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The Rebirth of Freedom

Updated: Nov 14, 2023

Libertarianism in Argentina

In a few days, in a forgotten country of the world, in a society impoverished and corrupted in its ethical and moral values, an election will take place that could alter its destiny of eternal crisis and decline.

We are talking about Argentina, a country that, despite its gloomy evolution in recent decades, was and continues to be the birthplace of athletes, intellectuals, and religious figures of global influence. How is it that such a promising land, once a magnet for immigrants from around the world, now finds itself in poverty, forcing its people to emigrate to other countries?

Some attribute the responsibility to socialism, while others blame conservatism. This endless debate, marked by simplistic explanations, reflects the complexity of a situation that, until today, no one has managed to fully comprehend.

The truth is that on Sunday, November 19, 2023, in this forgotten and overlooked country, beloved and scorned by some and unknown to many others, the world's first libertarian government may emerge.

Libertarianism in other countries only becomes a third force, has not yet succeeded in prevailing, and is unknown to the vast majority of societies. It is not widely known, for example, that at its core, it is neither right nor left, a staunch advocate of sexual freedom, against the criminalization of drug consumption, imposed religious practices, or mandatory military service. On the other hand, it staunchly defends private property and market capitalism.

How is it gaining strength in Argentina? Primarily through its media-exposed candidate, Javier Milei, globally known for the interview with Tucker Carlson that currently holds the record as the most-viewed on Twitter, with over 420 million views. In 2021, Milei founded the political party "La Libertad Avanza" (LLA), making its debut in legislative elections and quickly establishing itself as the third political force.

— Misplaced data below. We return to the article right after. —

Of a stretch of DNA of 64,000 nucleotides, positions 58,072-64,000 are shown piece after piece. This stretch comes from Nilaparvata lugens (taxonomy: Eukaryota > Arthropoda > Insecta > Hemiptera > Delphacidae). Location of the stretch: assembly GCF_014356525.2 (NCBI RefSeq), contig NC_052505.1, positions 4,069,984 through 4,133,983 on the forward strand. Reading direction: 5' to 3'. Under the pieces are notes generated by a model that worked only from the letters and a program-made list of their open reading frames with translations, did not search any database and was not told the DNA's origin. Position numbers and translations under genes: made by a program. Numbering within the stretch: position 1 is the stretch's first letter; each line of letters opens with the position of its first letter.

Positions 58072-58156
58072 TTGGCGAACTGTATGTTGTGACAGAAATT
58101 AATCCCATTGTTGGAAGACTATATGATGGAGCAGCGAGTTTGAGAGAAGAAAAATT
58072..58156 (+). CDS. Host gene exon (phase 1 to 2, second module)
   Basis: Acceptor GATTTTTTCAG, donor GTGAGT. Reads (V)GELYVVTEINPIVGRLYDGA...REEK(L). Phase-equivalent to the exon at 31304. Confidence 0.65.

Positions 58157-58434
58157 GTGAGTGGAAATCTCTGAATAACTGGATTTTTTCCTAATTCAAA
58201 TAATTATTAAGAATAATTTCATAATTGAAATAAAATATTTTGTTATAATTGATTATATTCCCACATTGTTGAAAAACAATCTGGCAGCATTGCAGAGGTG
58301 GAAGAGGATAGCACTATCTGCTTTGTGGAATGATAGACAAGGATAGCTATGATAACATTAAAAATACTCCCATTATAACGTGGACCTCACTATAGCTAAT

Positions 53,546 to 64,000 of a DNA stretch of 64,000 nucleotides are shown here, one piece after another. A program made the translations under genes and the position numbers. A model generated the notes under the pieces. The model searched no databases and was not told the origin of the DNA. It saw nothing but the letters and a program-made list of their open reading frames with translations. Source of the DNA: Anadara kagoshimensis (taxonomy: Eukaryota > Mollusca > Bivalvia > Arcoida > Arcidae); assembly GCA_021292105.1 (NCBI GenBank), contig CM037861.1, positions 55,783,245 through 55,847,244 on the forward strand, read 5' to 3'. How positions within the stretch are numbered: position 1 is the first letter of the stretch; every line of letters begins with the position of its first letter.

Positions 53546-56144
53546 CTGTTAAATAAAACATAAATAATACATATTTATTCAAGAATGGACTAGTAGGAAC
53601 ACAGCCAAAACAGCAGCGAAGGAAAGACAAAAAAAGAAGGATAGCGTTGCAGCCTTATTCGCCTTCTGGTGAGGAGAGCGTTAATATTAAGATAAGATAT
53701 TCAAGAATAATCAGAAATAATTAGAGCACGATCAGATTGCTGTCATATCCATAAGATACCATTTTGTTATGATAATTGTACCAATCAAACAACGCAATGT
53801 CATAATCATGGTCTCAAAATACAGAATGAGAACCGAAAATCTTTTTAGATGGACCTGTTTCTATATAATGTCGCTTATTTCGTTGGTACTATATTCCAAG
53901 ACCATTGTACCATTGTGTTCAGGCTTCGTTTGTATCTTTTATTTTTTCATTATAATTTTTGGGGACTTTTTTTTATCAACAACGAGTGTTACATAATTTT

Without a significant political machinery or major campaign investments, it caught the attention of millions of young people who began to gather on social media, initially as an act of rebellion against the established socialist status quo, and later embracing libertarian ideas. Without losing that conquering spirit, that desire to change the world, and without fear, because in reality, young people have little to lose, they convinced their peers, their parents, and fought against the resistance they inevitably encountered.

Argentina, a country primarily governed by socialism for almost a century, could be the first to adopt libertarianism, not in its purest form, but in the midst of consensus with socialists and conservatives. Its flag will be libertarian, its ideology will be libertarian.

There are several uncertainties we face today. Can this society, with 40% poverty and the third-highest inflation in the world, embrace this change? Will these changes prevail and bring progress and prosperity?

Can all of this initiate a new process of emancipation there and in the rest of the world?

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